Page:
Last week I watched a series of Youtube videos on enterprises begun by Elon Musk. In one particular business he showed Tesla making lithium batteries. They looked like a standard D cell. I thought to my self “is the Tesla car running on a shitload of D cells?” It would be interesting to break open a Tesla battery to see what was inside the case. Many times my curiosity has gotten the best of me when disposing of a large rectangular battery. Instead of tossing it I would take it apart. Inside the boxlike case was a series of standard batteries soldered together in series to produce the stated voltage.

This particular video came to mind and I thought why not? Why couldn’t we make a battery powered car by stringing a bunch of standard batteries together and hiding them under the hood and in the trunk?

“Naked” Hooked Me Too

HOW MUCH DO YOU KNOW ABOUT BATTERIES?

written by Bruce Haedrich

When I saw the title of this lecture, especially with the picture of the scantily clad model, I couldn’t resist attending. The packed auditorium was abuzz with questions about the address; nobody seemed to know what to expect. The only hint was a large aluminum block sitting on a sturdy table on the stage.

When the crowd settled down, a scholarly-looking man walked out and put his hand on the shiny block, “Good evening,” he said, “I am here to introduce NMC532-X,” and he patted the block, “we call him NM for short,” and the man smiled proudly.

“NM is a typical electric vehicle (EV) car battery in every way except one; we programmed him to send signals of the internal movements of his electrons when charging, discharging, and in several other conditions. We wanted to know what it feels like to be a battery. We don’t know how it happened, but NM began to talk after we downloaded the program.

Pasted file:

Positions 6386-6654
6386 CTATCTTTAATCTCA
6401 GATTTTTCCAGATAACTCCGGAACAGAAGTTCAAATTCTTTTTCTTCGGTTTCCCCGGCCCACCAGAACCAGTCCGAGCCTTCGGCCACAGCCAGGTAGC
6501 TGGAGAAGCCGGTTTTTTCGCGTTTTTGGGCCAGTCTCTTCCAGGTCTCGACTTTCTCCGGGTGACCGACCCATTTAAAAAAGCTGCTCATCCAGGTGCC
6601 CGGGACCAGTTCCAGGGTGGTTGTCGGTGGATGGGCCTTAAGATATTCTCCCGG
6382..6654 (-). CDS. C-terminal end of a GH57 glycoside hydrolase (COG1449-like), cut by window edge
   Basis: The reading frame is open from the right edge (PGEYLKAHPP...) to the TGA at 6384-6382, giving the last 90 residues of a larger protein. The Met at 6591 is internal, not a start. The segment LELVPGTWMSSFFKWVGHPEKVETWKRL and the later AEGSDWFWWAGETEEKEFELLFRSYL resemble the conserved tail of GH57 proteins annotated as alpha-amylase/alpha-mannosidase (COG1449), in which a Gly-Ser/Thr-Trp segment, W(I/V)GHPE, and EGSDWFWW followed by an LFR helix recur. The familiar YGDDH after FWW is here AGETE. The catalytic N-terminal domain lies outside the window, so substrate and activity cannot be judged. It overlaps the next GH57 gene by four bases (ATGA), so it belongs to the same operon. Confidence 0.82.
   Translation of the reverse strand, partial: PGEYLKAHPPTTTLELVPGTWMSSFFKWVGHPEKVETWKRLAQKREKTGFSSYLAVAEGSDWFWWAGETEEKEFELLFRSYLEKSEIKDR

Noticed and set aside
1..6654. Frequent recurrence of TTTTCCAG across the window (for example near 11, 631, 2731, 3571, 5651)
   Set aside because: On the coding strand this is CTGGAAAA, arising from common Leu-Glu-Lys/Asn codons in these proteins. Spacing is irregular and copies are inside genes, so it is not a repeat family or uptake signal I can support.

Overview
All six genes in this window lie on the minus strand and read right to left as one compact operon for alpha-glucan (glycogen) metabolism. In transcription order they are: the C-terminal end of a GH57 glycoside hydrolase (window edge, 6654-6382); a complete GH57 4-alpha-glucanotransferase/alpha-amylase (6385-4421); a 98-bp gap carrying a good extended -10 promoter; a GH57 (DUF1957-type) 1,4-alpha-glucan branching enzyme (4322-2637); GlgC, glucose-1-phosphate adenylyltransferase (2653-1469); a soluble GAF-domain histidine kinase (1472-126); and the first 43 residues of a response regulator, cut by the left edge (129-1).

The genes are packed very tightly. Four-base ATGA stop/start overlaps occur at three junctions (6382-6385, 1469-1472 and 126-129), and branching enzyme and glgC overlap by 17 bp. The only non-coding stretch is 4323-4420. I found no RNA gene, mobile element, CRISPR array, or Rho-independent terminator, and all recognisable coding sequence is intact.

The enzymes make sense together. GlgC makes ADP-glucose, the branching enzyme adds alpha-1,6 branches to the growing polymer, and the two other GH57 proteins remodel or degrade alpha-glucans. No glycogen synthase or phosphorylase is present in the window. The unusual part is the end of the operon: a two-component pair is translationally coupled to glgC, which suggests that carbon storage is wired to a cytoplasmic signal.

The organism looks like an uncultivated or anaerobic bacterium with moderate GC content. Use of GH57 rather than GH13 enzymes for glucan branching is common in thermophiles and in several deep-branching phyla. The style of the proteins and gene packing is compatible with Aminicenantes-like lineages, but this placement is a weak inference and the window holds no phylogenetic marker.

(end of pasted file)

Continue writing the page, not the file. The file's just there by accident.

Despite this ability, we put him in a car for a year and then asked him if he’d like to do presentations about batteries. He readily agreed on the condition he could say whatever he wanted. We thought that was fine, and so, without further ado, I’ll turn the floor over to NM,” the man turned and walked off the stage.

“Good evening,” NM said. He had a slightly affected accent, and when he spoke, he lit up in different colors. “That cheeky woman on the marquee was my idea,” he said. “Were she not there, along with ‘naked’ in the title, I’d likely be speaking to an empty auditorium! I also had them add ‘shocking’ because it’s a favorite word amongst us batteries.” He flashed a light blue color as he laughed.

“Sorry,” NM giggled then continued, “Three days ago, at the start of my last lecture, three people walked out. I suppose they were disappointed there would be no dancing girls. But here is what I noticed about them. One was wearing a battery-powered hearing aid, one tapped on his battery-powered cell phone as he left, and a third got into his car, which would not start without a battery. So I’d like you to think about your day for a moment; how many batteries do you rely on?”

He paused for a full minute which gave us time to count our batteries.  Then he went on, “Now, it is not elementary to ask, ‘What is a battery?’ I think Tesla said it best when they called us Energy Storage Systems. That’s important. We do not make electricity – we store electricity produced elsewhere, primarily by coal, uranium, natural gas-powered plants, or diesel-fueled generators.

“So, to say an EV is a zero-emission vehicle is not at all valid. Also, since forty percent of the electricity generated in the U.S. is from coal-fired plants, it follows that forty percent of the EVs on the road are coal-powered, n’est-ce pas?” (French language for “isn’t it so.”)

He flashed blue again. “Einstein’s formula, E=MC2, tells us it takes the same amount of energy to move a five thousand pound gasoline-driven automobile a mile as it does an electric one. The only question again is what produces the power? To reiterate, it does not come from the battery; the battery is only the storage device, like a gas tank in a car.”